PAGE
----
The Street Glide also looks like a Harley. The design tweaks are subtle and work well. For example, the in-fill panel between fender and the hard bags really tidy up the rear end. The more time you spend with the Glide, the more of these details you'll notice.
The 2014 Glide garnered a lot of interest from passers-by and looked striking in the Orange, or Â as it's technically known. Most stops were accompanied by at least one curious rider coming over and taking long, admiring looks.
The build quality felt superb, too. Now, this is not something you'd have expected to hear in the past but if the Street Glide is any indication, build quality is on the rise.
All the controls felt very positive with good feedback. Buttons click nicely, switches slide easily and everything feels solid and built to last.
Unlike some other bikes (Gold Wing, I'm looking at you) HD have chosen to mount just about every single control on the bars. While this may sound crowded, everything is within easy reach and rarely requires you to take your eyes off the road.
Compared with last year's model, six gauges have now become four: battery voltage, speedo, tacho and fuel. Temperature and oil pressure are still there, now accessed via a thumb-mounted control on the right bar and shown on the entertainment screen just below the dials; everything is bigger and easier to read. Or at least it should be: the dials are white and the pointer is also white with an orange tip. It's a small thing, but it often takes more than a glance to see what speed you're doing.
The cruise control is one of the best I've seen on a motorcycle. I normally don't go in for CC, but the left thumb joystick makes it simple to both activate-deactivate, and to alter speed. I found myself using it quite a bit on the highway. A simple roll forward on the throttle, or drag on the brake, was enough to cancel the cruise control with little jerking forward.
Next to the cruise control are the audio controls. Actually, they're on both bars in more or less the same place. Audio controls are designed to allow for control of just about everything in the entertainment system, or the Boombox 4.3 http://boombox.harley-davidson.com/. The 4.3 refers to the screen size, although there is a 6.5 touch screen option including GPS, delivering a huge step up from last years model.
Radio is standard. New for this year is the USB port compartment. Plug your iPod/Android/other media player in for instant access to your music library through the 50-watt amp and speakers.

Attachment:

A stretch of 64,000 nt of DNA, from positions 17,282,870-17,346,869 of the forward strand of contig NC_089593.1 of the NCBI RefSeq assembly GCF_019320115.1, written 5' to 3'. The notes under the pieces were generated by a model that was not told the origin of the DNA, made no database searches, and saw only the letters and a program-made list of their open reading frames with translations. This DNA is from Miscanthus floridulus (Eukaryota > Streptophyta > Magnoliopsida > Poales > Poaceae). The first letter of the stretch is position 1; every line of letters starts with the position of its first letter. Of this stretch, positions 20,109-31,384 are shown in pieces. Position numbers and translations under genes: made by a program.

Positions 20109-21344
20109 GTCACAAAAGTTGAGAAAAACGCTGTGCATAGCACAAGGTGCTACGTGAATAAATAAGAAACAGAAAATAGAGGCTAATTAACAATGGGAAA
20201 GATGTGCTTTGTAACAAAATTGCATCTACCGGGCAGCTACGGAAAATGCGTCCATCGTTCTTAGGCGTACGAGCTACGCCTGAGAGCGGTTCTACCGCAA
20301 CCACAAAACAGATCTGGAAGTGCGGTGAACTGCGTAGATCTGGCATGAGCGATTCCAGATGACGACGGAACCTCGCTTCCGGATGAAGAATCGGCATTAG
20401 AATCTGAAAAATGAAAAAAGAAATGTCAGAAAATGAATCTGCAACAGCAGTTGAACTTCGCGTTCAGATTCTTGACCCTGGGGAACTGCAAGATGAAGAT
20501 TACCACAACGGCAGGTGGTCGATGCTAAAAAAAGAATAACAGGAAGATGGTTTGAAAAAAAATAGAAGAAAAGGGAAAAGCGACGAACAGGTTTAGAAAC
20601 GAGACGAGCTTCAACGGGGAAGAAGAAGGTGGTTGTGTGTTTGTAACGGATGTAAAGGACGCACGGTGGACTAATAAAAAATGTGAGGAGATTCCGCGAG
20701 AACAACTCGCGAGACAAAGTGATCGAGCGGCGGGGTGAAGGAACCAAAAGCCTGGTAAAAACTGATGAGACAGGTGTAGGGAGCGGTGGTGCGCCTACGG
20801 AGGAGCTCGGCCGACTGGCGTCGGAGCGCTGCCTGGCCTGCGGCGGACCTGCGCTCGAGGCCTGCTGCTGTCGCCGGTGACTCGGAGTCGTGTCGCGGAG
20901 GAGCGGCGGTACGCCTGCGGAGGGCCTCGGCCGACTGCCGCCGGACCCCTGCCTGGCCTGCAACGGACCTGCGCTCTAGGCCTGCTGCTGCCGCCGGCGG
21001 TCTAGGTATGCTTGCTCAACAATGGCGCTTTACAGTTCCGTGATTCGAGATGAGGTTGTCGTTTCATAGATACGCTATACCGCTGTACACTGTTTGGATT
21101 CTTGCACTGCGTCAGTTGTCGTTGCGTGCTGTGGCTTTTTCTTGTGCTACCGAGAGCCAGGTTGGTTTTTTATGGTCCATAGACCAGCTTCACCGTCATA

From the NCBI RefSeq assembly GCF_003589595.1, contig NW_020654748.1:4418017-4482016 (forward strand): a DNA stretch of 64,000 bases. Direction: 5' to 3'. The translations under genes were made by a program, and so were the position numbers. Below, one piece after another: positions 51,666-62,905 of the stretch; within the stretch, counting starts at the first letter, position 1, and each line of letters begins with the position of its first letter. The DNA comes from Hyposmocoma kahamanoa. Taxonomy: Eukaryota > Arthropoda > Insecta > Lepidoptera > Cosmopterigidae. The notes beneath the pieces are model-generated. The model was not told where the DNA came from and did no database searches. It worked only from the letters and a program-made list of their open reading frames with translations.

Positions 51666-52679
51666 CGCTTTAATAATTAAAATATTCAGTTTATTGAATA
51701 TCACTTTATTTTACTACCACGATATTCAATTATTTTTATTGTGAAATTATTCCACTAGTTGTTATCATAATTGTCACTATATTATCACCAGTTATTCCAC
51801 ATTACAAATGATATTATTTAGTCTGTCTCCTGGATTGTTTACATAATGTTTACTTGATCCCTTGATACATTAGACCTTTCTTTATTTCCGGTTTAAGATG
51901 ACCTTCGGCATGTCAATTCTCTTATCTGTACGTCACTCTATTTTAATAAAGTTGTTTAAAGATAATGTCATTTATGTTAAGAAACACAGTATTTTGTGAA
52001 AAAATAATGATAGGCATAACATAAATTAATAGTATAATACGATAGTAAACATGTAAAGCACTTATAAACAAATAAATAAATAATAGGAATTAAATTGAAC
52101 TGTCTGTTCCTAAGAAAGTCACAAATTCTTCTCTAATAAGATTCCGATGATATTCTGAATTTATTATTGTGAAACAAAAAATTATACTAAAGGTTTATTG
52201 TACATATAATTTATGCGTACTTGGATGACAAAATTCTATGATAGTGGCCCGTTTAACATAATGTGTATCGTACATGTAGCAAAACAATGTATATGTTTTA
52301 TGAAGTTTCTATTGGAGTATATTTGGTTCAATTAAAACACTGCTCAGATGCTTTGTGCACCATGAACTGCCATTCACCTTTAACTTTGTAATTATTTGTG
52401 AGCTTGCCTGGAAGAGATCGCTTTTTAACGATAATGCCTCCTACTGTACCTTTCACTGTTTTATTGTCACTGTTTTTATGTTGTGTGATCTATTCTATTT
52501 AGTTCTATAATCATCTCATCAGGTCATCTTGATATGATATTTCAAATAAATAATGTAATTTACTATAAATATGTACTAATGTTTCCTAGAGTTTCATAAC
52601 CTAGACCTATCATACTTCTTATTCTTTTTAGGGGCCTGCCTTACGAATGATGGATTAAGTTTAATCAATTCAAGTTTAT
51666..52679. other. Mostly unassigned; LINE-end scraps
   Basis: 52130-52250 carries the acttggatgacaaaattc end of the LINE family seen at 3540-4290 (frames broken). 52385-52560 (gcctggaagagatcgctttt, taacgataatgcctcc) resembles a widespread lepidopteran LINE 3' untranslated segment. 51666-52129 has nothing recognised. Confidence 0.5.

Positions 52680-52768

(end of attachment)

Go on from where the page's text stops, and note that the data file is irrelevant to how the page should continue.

The left thumb controls the volume and track/channel tuning on the radio. The right thumb controls the menus. After a little playing with it, the controls are second nature, and although close together, there's enough movement and feedback to let you know you selected something. My only concern is that the joysticks might be a little flimsy to stand up to heavy abuse, but only time will tell.
While the entertainment system is of excellent quality, I didn't use it. I ride in a full-face helmet and wear earplugs. As such, you can barely hear the wing-mount speakers unless you have the volume very high. I'd prefer to pair my Bluetooth headset to the Harley but sadly, not possible and (to me) remains a missed opportunity. You can attach a headset (and incorporate bike-to-bike communication), but I dare say that's another trip to the local dealership for the official Harley accessory. For those of you who ride in beanies or open face helmets and actively want to share your taste in music with others, it's an excellent system.
The Wrap Up
The Catskills and New York State is a great place to tour and the 2014 Street Glide is a great bike to tour it on.
Starting at CDN $23,289 / US $20,399 it's certainly not cheap, especially when you've spec'ed it your way, but once you get past the sticker shock, this is a good motorcycle. The Street Glide certainly surprised me. It's more nimble than I thought and was more than up to the riding asked of it.
Harley should take great pride in being able to revamp this year's model, with just about every change being a positive one. And that they've been able to do that whilst retaining the Harley character? I think the Milwaukee faithful will be very pleased.
In terms of alternatives:
The Harley Davidson Road King is cheaper (starting at about CDN $21k) but lacks the bells and whistles.
The Honda F6B is the closest Japanese bike. Price is comparable and though it has more power, it's not as much fun to ride.
The Ducati Diavel is the outlier's choice. Cheaper and significantly more performance oriented than the Street Glide, it offers less luggage space but is considered a power cruiser.
If you can, get out and ride the Catskills. New York motorcycle routes are available below or find rides nearby using the EatSleepRIDE Motorcycle App. Enjoy the ride.